That’s one of the things that irks me about the iPhone and every other platform. People are developing apps for the iPhone and other users get locked out of the application unless they buy that very phone. It’s locking a user in and it’s far from what I want.

    I see a problem with the mobile market right now in the fact that its fragmented. I don’t want to have to develop for Platform A, B, and C. I want to develop one time and make my application ubiquitous. Each platform has its own standards, and to each their own pros and cons. It’s a crappy situation where it would be hard for small-time entrepreneurs to tackle the issue at hand, because it’s mostly being driven by these massive corporations who are setting the standards (or lack thereof).

    Blackberry users currently have a relatively cruddy web-browsing experience. The folks at RIM are working away and trying to bring something that will compete. The Bold previews are giving us lukewarm reviews, and we shall see how that pans out in general upon the final release of the software. Either way, BB users will eventually have a more real browsing experience and users will adopt it. Microsoft will do the same with its pocket IE browser. Mozilla is releasing a browser for mobile sets. Opera will continue to improve and innovate. It’s not just going to be about Safari forever.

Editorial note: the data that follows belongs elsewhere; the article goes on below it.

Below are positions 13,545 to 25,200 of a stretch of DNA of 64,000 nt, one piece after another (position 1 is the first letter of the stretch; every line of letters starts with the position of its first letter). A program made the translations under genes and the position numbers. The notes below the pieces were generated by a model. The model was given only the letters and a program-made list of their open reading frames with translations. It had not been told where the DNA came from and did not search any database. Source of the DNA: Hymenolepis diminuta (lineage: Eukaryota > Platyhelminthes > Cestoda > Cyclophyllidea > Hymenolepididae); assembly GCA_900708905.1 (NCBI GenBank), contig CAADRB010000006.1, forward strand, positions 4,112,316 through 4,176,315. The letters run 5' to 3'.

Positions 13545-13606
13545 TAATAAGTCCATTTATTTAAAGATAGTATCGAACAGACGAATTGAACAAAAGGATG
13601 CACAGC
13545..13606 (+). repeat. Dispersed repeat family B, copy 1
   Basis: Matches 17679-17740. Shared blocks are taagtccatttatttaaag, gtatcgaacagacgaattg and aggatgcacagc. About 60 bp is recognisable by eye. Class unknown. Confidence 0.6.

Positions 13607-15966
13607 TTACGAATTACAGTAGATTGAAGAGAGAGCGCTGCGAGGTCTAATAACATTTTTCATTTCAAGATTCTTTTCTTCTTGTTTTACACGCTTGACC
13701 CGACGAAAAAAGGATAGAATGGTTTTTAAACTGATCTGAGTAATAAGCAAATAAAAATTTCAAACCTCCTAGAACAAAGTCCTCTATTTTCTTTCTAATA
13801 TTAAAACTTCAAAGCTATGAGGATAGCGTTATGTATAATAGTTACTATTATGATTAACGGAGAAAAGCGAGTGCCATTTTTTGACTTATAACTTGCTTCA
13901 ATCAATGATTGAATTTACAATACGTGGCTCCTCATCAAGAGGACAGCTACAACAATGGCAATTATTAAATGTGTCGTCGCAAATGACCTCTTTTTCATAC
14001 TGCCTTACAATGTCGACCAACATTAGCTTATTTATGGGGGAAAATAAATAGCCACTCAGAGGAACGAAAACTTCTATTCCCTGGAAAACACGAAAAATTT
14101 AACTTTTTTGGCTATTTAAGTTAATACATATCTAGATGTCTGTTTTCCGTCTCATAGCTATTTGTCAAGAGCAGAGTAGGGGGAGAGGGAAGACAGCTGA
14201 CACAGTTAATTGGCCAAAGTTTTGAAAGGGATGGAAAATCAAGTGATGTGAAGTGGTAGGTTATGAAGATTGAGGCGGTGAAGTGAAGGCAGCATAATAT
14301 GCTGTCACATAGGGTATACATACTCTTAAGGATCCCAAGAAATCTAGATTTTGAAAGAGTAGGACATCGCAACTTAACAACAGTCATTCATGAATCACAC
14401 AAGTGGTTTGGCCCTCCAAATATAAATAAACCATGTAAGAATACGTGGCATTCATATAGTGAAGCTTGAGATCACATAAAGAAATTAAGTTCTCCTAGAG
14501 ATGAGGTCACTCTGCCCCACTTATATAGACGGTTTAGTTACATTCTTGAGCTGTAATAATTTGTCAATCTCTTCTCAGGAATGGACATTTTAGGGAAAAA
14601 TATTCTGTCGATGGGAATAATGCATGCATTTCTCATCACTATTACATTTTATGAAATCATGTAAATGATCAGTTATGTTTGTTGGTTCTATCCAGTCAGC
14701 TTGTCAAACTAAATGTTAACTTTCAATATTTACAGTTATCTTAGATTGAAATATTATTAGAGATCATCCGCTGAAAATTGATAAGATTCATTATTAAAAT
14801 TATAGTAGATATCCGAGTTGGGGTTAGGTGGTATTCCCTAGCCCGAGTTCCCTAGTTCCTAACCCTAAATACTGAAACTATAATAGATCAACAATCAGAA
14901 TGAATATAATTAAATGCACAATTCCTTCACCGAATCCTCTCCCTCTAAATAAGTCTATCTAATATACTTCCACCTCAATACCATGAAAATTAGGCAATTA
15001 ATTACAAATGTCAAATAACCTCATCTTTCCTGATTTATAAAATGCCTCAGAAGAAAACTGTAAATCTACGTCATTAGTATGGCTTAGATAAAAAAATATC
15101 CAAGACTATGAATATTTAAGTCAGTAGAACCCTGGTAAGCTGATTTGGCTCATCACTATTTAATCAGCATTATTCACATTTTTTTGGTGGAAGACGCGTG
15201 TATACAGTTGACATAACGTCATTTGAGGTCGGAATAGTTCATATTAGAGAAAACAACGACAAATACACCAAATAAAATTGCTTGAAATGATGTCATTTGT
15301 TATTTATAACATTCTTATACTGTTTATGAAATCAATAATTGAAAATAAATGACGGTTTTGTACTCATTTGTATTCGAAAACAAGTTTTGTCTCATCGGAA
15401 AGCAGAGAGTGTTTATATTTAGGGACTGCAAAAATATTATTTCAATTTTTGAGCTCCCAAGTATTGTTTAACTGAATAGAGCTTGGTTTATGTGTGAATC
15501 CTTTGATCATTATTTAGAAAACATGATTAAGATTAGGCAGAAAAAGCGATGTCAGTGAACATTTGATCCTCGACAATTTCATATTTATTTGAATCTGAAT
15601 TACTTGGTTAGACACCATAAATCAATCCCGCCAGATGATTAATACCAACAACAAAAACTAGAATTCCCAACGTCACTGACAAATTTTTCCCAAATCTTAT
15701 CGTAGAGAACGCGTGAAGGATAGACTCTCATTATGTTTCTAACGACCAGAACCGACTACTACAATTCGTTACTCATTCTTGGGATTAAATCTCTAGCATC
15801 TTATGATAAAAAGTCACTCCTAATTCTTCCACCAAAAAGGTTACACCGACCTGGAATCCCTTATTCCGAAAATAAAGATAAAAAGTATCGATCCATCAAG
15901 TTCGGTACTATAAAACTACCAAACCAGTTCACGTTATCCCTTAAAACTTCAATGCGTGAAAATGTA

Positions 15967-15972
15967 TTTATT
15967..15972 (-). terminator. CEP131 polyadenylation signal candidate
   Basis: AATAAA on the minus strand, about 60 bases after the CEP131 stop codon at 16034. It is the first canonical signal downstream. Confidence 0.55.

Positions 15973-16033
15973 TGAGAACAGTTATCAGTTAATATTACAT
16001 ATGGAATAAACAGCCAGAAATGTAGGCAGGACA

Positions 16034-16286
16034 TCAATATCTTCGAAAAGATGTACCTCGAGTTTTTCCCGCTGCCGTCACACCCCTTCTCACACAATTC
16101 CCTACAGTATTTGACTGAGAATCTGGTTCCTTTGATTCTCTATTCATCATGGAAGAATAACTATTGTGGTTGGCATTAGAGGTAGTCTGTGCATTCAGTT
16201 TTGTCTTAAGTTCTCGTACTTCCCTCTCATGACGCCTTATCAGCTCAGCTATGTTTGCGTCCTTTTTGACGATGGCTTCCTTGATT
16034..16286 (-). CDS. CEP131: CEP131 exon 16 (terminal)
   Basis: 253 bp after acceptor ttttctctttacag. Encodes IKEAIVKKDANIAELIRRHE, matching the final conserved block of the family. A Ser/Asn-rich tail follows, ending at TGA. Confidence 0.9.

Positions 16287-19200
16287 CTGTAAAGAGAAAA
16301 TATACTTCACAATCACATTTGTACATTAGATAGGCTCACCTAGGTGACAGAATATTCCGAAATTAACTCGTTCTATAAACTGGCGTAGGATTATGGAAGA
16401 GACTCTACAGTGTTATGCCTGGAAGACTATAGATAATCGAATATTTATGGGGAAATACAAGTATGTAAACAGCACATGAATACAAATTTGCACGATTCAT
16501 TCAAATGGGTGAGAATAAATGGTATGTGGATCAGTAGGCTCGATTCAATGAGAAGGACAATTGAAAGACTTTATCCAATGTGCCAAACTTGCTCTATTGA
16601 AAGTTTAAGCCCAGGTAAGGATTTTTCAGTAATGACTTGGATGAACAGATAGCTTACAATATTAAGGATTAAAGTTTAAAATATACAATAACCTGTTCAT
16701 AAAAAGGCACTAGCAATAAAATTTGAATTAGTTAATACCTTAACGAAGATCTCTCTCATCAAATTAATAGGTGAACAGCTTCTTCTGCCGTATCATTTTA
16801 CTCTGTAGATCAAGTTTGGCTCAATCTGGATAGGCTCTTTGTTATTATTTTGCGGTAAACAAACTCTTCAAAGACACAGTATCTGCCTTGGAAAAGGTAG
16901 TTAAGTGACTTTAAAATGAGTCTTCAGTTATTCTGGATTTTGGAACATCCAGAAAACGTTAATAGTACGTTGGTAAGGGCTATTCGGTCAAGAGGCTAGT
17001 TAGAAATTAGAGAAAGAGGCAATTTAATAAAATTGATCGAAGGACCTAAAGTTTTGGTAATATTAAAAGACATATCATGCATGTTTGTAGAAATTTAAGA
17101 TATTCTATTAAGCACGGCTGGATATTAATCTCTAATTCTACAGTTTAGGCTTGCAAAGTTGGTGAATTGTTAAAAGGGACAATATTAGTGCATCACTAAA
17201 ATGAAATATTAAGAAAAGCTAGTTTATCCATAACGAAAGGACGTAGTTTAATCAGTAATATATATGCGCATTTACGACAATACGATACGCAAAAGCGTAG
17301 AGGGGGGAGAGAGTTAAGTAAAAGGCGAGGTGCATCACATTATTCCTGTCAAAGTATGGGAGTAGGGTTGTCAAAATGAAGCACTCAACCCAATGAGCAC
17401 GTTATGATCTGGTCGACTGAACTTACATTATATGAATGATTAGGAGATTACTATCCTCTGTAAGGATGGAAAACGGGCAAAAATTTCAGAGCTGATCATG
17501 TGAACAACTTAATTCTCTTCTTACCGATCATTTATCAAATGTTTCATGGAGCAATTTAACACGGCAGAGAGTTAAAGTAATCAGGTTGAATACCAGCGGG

Opera Mobile 9.5 is a beta software. I never claimed the browser did everything Safari does; but it does most of what I need for mobile browsing, and it’s a relatively solid experience. As seamless as iPhone/Safari? Perhaps not. It’s still an option for me. And that’s all I want, options.

  21. What most of the people around us don’t realize is that the Web 2.0 is changing the way things happen. Crossing the chasm is now a matter of months if not weeks. The iPhone and its world-changing AppStore are part of that paradigm shift.